   Certification bodies
   UKAS
   Trade associations

In addition, on each successive review and revision, BRC consulted extensively with a wide
range of stakeholders to ensure acceptability and integrity of the Standards in the industry.


Benefits of the BRC Global Standards

The major business benefit of the BRC Global Standards is that by dealing with suppliers who
have achieved BRC Certification, customers can be assured that they are dealing with a
company that reaches high levels of competence in business-critical areas such as product
safety, quality and legality. There are a number of other benefits arising from the
implementation of the BRC Global Standards-Food, which are:

 A single standard and protocol, allows evaluation to be carried out by Certification Bodies,
  who are accredited against the European standard EN45011 (ISO/IEC Guide 65)
 Single verification commissioned by the Supplier, in line with an agreed evaluation
  frequency, will allow Suppliers to report upon their status to those customers recognising
  the Standard
 The Standard is comprehensive in scope covering all areas of product safety and legality
 The Standard addresses part of the due diligence requirements of both the supplier and the
  retailer
 Within the Evaluation Protocol, there is a requirement for ongoing surveillance and
  confirmation of follow up of corrective actions on non conformances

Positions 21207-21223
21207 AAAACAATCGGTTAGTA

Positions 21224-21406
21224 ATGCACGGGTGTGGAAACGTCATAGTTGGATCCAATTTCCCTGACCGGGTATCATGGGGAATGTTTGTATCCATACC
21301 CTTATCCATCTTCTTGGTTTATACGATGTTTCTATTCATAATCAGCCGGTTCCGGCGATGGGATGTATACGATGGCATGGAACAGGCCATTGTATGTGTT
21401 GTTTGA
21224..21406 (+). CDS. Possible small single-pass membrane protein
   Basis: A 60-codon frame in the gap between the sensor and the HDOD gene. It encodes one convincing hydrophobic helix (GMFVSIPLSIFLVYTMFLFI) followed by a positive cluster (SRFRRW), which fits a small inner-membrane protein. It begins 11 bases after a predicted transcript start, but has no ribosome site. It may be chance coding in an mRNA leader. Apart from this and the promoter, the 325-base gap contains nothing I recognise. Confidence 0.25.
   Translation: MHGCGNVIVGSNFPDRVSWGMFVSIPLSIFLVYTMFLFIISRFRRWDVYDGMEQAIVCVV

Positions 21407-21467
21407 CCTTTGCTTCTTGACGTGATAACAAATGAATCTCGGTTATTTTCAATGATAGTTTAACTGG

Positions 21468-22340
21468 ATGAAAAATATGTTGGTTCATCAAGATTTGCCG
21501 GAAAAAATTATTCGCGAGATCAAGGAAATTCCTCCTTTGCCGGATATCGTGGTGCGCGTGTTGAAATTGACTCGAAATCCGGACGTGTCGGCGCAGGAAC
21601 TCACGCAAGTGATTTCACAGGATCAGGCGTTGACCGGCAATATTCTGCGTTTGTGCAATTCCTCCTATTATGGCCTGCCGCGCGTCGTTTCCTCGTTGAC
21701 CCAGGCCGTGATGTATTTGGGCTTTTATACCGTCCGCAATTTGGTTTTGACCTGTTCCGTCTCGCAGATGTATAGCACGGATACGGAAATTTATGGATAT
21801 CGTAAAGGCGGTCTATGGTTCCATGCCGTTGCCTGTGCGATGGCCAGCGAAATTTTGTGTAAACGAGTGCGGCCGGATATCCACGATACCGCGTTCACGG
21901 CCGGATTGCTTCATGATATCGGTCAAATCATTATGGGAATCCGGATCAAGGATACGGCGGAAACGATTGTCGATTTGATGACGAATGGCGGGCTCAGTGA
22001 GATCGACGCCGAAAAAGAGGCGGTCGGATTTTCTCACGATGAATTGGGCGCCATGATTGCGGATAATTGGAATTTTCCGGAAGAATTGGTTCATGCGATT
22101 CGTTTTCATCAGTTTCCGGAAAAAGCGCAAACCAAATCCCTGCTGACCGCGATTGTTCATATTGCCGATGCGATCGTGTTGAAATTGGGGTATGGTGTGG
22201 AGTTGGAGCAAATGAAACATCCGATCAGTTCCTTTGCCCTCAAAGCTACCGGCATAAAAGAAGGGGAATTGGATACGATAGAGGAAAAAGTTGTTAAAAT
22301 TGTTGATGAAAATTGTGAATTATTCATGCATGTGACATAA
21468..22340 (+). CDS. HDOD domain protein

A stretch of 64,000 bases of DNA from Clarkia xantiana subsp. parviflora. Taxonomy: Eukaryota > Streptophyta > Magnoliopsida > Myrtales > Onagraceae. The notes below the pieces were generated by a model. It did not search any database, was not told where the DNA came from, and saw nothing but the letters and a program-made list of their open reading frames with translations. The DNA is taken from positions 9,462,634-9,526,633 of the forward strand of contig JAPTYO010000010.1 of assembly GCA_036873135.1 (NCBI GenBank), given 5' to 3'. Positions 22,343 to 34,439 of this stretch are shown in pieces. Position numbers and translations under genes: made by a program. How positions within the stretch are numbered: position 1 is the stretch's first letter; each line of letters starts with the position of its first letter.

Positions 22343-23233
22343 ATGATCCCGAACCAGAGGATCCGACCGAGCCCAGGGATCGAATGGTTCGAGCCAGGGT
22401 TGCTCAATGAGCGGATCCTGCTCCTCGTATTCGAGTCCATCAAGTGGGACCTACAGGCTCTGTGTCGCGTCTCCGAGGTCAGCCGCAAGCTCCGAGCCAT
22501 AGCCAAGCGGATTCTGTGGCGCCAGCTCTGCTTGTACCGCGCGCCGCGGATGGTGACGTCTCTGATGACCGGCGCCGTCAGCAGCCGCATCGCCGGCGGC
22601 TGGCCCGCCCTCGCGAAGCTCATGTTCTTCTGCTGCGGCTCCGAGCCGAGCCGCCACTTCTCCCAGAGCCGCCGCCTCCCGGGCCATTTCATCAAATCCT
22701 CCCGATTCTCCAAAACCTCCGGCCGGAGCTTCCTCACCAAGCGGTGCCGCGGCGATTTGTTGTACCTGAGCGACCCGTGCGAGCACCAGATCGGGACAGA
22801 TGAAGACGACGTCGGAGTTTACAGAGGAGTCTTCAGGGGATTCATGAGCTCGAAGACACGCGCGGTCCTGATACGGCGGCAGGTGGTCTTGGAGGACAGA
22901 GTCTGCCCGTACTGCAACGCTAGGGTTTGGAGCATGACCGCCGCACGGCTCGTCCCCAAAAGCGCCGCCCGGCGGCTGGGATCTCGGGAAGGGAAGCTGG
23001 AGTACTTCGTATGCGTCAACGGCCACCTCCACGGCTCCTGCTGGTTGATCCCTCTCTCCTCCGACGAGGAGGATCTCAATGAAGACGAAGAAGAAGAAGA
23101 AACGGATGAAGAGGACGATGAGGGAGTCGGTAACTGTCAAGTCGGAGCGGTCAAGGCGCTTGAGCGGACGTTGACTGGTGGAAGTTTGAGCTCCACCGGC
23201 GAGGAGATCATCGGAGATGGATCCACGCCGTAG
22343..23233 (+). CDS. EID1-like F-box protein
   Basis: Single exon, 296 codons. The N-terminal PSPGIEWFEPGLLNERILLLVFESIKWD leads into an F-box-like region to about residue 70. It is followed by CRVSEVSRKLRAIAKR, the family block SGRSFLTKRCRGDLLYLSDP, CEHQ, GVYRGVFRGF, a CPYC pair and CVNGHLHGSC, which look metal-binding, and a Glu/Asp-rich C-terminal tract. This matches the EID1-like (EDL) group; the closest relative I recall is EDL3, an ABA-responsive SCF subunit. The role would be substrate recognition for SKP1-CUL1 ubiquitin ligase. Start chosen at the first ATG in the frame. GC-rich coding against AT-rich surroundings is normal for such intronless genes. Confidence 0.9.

 As Certification Bodies are accredited against European standard, there can be recognition
  of accredited Certification Bodies in countries where product is sourced
 Underpins and maintains confidence
 Assures a national assessment system
 Improves consistency
 Enables international acceptance
 Reduces risk
 Provides transparency
 Provides reassurance
Initial Guidance Pack for the
BRC Global Standards

Certification Bodies
Once an organisation is confident that they comply with the BRC Standard, they can apply for
Certification. This requires an evaluation to be carried out by a Certification Body.

It is a requirement that evaluation undertaken against a BRC Standard shall be carried out by
Certification Bodies formally accredited to the European Standard EN 45011 (ISO/IEC Guide
65:1996). To comply with EN 45011, Certification Bodies must be independent of the of the
organisations and activities they are evaluating, whilst the evaluators must have technical
competence, including appropriate qualifications, training, and experience for the specific
product categories.

In addition, evaluations must be effectively supervised by competent staff following
documented policies and procedures, and client confidentiality must be ensured.

Formal accreditation of a Certification Body can only be granted by a National Accreditation
Body. Formal approval can only be granted by the BRC.

In Great Britain, the Accreditation Body is the United Kingdom Accreditation Service (UKAS).
In other countries, this will include National Accreditation Bodies, who are members or
associate members of the International Accreditation Forum (IAF), European Co-operation for
Accreditation (EA) and signatories to the bi-lateral or multilateral agreements in respect to EN
45011 (ISO Guide 65).

Accreditation will only be awarded by the National Body after a detailed assessment has found
that the Certification Body complies with all of the criteria of EN 45011. This assessment will
include both quality systems and site assessment of the work of individual evaluators